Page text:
Step One: Mirror, Mirror on the Wall

You're the fairest of them all.

It's true, you know. There isn't a person alive that doesn't possess some quality, whether apparent or obscured, that makes them beautiful. Of course the only meaningful, lasting beauty is inner beauty. Who you are on the inside, your character and heart, are what people around you eventually bond with. But what good is inner beauty if nobody gets to see it because you look like a train wreck on the outside?

What do other people see when they look at you? There's only one way to find out. You have to look at yourself. You have to really see yourself as others see you. You have to look in the mirror. You have to face your Outer Spaz. Whether you're disabled or not you have an Outer Spaz. If you're Palsied your Outer Spaz includes the physical manifestations that make up your disability, any additional hardware you require because of it, and anything you don't like about your body. Do you jerk when you move like a mime on crack, twist in your wheelchair, grimace when you talk? Do you have an ass so wide it has it's own zip code, cottage cheese thighs,  and a double chin below your double chin? Are you so flat-chested and scrawny that the local food bank keeps leaving care packages - and padded bras - on your doorstep? All of these things are your Outer Spaz. The trick is to transform your Outer Spaz into a vision that people will look at because it is poised, put together, confident and charismatic.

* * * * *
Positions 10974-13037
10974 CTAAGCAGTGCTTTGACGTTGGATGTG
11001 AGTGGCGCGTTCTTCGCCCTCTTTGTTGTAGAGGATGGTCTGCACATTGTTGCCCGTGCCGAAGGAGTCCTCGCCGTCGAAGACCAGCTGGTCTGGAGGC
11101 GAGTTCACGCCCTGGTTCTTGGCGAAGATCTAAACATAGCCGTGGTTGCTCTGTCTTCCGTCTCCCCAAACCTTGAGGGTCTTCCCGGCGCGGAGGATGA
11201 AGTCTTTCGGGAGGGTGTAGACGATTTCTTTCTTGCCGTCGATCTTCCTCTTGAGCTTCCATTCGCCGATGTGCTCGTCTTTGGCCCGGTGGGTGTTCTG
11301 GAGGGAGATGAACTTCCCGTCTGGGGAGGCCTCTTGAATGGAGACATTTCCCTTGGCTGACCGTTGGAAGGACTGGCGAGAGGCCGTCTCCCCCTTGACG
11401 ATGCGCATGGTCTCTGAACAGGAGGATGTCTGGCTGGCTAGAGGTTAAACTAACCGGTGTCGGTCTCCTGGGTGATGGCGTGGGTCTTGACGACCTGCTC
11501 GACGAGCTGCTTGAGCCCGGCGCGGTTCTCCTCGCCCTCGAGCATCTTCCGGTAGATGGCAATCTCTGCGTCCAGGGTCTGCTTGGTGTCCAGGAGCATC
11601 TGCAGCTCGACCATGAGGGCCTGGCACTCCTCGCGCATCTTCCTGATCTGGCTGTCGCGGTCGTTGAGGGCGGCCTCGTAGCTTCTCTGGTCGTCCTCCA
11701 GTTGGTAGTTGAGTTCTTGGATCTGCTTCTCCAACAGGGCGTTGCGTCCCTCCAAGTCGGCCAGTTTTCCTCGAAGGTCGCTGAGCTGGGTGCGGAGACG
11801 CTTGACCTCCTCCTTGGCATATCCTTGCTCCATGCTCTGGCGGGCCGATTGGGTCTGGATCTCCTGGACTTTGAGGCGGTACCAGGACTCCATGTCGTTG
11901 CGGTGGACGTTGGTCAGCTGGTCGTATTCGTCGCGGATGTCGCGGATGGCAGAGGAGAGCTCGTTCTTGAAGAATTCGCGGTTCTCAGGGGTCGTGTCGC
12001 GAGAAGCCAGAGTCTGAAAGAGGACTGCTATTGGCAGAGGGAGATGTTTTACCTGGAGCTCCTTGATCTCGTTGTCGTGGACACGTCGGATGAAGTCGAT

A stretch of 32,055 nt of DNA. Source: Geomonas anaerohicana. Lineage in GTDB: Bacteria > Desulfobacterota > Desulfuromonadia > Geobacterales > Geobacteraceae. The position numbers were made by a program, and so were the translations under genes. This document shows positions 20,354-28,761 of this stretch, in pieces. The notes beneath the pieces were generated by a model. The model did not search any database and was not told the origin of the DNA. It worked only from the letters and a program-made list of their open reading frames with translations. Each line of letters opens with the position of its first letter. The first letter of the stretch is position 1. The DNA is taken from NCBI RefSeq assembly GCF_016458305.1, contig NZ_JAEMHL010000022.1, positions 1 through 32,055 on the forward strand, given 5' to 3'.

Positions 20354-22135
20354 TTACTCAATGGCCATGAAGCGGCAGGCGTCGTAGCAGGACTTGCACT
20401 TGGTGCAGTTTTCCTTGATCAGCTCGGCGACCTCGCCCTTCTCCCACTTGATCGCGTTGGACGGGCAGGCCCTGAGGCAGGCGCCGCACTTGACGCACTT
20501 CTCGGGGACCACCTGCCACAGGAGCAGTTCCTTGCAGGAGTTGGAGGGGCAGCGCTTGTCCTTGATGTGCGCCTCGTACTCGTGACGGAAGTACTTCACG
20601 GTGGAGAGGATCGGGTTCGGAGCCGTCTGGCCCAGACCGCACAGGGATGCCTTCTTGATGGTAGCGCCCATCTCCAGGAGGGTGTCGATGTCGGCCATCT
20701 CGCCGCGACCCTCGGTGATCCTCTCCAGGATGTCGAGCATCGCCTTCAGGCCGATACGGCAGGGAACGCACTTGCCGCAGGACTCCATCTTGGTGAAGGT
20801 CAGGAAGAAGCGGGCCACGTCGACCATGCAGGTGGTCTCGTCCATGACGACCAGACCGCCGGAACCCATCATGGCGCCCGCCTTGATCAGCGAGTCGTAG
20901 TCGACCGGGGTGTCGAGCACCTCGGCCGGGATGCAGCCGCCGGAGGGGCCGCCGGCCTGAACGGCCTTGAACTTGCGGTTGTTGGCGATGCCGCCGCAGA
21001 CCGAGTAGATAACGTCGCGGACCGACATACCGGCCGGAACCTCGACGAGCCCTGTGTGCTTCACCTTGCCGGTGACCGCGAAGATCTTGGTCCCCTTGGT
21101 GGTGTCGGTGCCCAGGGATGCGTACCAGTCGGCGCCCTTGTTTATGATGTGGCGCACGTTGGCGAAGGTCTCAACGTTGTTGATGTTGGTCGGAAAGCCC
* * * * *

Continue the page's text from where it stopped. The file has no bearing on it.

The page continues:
It can be done. It can start today. Step One is to make a list of everything you see that you think you can improve upon or need to divert attention from.  Be honest and critical in a realistic sense without seeing yourself so flawed that you quit before you start. Meet your own gaze in the mirror with head held high, examine the things about your Outer Spaz that need work, and commit to the changes that will change the way people see you.

Hang on to your list. You'll need it as we move forward. I'll share mine with you next time.